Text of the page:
Ploumen to attend UN climate change conference in Marrakech
On 15 and 16 November, Minister for Foreign Trade and Development Cooperation Liliane Ploumen will be in Marrakech to attend the UN Climate Change Conference. This conference follows on from the 2015 Paris summit and will focus on implementation of the agreements reached there.
‘Last year, we agreed some very ambitious goals,’ says Ms Ploumen. ‘Now’s the time to show how we plan to achieve them. For example, it’s important that countries provide better information on the action they are taking, including on climate finance. The international community has agreed to spend $100 billion a year on climate finance. Countries will need to show how they plan to do that, and whether they are on course.’
Ms Ploumen’s programme for the conference will focus on the position of women and the poorest people. She also wants to devote more attention to the role companies can play in preventing climate change. ‘The Netherlands’ message is clear,’ she says. ‘Without the business community, we won’t reach the Paris goals. That is why we’ve brought along a delegation of Dutch companies to show how they are contributing to cleaner energy and can mitigate the consequences of climate change.’
On Tuesday 15 November – Gender Day at the Marrakech conference – Ms Ploumen will attend several events focusing on the position of women. Women in developing countries are especially vulnerable to the consequences of climate change. In many of these countries, they are responsible for putting food on the table, which will become more difficult as their plot of land becomes parched and yields fewer crops. Studies also show that more women than men are the victims of floods and other natural disasters. So it is even more essential for women to have a say in the international climate negotiations. The Lima work programme on gender was therefore adopted in 2014 to strike a better gender balance among negotiators on climate issues. The Netherlands supports this programme, and has provided funding to enable women from developing countries to attend the Marrakech Climate Change Conference as members of their countries’ delegations. Ms Ploumen will be attending a debate on continuation of the Lima work programme. She will also talk to a number of women entrepreneurs and take part in the high-level panel discussion on women’s role in tackling climate change.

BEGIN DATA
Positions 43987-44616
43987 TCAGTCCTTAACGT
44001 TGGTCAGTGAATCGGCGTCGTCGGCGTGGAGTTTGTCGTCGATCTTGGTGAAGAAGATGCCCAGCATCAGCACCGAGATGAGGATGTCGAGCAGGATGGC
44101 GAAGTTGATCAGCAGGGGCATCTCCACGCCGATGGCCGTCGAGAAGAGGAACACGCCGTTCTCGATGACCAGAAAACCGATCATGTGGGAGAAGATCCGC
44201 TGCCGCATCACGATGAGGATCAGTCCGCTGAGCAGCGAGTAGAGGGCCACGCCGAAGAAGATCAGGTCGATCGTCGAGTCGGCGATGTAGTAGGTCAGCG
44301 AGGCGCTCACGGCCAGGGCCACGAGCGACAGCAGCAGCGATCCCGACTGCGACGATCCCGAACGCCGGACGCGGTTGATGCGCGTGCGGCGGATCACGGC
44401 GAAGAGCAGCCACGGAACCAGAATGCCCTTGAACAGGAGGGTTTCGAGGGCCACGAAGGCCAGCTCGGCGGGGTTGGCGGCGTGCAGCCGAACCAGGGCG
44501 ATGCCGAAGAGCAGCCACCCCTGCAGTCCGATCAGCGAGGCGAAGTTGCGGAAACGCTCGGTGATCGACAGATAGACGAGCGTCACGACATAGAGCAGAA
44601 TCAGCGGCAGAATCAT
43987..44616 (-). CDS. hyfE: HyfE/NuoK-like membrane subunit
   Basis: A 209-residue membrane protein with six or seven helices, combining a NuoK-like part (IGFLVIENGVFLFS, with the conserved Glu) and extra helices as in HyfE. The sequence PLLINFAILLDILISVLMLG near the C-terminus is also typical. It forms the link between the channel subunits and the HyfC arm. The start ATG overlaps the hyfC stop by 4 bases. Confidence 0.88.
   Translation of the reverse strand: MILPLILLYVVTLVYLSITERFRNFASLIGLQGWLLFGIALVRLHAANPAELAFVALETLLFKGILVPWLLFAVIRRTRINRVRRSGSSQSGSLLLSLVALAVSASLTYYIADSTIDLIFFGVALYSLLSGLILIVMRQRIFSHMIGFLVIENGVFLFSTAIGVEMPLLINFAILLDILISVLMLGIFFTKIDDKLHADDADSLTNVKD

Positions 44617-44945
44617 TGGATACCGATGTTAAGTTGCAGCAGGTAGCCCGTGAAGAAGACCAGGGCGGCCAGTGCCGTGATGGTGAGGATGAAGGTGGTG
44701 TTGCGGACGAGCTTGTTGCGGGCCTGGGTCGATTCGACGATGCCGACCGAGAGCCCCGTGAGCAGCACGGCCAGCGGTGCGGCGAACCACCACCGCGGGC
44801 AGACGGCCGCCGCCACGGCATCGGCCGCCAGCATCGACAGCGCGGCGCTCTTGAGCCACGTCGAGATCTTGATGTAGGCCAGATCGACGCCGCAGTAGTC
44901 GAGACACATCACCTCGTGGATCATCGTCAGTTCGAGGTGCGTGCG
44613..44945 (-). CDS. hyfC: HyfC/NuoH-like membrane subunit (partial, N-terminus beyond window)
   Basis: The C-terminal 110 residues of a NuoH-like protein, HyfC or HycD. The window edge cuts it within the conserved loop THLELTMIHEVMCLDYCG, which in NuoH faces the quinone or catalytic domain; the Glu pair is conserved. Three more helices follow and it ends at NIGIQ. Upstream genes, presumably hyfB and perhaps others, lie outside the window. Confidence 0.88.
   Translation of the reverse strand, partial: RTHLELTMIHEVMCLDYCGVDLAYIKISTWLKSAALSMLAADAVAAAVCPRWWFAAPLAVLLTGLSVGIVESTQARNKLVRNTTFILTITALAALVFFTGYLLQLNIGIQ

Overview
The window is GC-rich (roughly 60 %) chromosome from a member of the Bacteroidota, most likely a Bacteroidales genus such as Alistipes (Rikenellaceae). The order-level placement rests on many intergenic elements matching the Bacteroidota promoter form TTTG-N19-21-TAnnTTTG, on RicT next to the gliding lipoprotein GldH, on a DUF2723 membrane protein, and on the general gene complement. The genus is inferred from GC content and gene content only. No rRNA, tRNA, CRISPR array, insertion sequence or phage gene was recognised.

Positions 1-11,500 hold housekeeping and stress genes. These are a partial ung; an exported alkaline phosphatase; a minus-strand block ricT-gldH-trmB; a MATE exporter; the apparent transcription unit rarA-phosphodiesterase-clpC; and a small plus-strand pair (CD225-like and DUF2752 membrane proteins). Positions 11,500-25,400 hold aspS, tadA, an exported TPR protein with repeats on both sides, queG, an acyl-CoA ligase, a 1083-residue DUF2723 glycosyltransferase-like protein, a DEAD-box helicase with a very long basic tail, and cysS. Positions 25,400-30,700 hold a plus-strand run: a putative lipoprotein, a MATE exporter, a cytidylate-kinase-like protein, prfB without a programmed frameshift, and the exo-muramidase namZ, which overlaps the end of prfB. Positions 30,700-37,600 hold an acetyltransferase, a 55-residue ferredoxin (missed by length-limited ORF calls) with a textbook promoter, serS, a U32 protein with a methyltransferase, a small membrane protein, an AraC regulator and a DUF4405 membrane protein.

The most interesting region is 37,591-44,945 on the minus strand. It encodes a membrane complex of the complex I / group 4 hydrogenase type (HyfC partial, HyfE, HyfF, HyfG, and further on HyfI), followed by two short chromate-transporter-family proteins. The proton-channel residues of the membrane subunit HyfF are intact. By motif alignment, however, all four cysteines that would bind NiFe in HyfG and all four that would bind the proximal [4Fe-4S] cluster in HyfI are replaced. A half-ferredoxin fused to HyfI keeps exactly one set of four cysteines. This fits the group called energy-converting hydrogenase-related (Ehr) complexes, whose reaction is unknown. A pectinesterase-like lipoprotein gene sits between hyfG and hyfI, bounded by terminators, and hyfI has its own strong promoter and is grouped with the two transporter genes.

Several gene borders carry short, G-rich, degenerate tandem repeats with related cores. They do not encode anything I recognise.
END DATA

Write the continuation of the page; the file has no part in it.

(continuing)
On Tuesday, Ms Ploumen will take part in a panel discussion on land rights. Studies show that enhancing land rights for local people helps prevent climate change. On the same day, she will speak at a side event co-hosted by SNV Netherlands Development Organisation on the role of technology and industry and will take part in a discussion on funding developing countries’ national climate plans. ‘It’s often the poorest people in the poorest countries who are hit hardest by climate change,’ she says. ‘In Mozambique, smallholders can hardly make a living because their crops can’t survive in the ongoing drought. In Bangladesh, floods are threatening the lives of 35 million people. So it’s a very good thing that these countries’ governments are now drafting action plans to prevent this happening. But they need support in carrying them out. And that’s why it’s an important theme at the Marrakech conference.’
On Wednesday 16 November Ms Ploumen will be taking part in a discussion on women’s rights, organised by Mary Robinson, former UN High Commissioner for Human Rights. The minister will also have talks on a Dutch partnership with China and a number of African countries to support bamboo cultivation by African farmers. By growing bamboo, farmers can earn a better income and help prevent deforestation. In addition, Ms Ploumen will speak at a meeting of the Africa Palm Oil Initiative to call for more sustainable palm oil production. The production of palm oil is currently one of the main causes of deforestation. The Netherlands is working with major producers like China and Indonesia to promote fully sustainable palm oil production worldwide.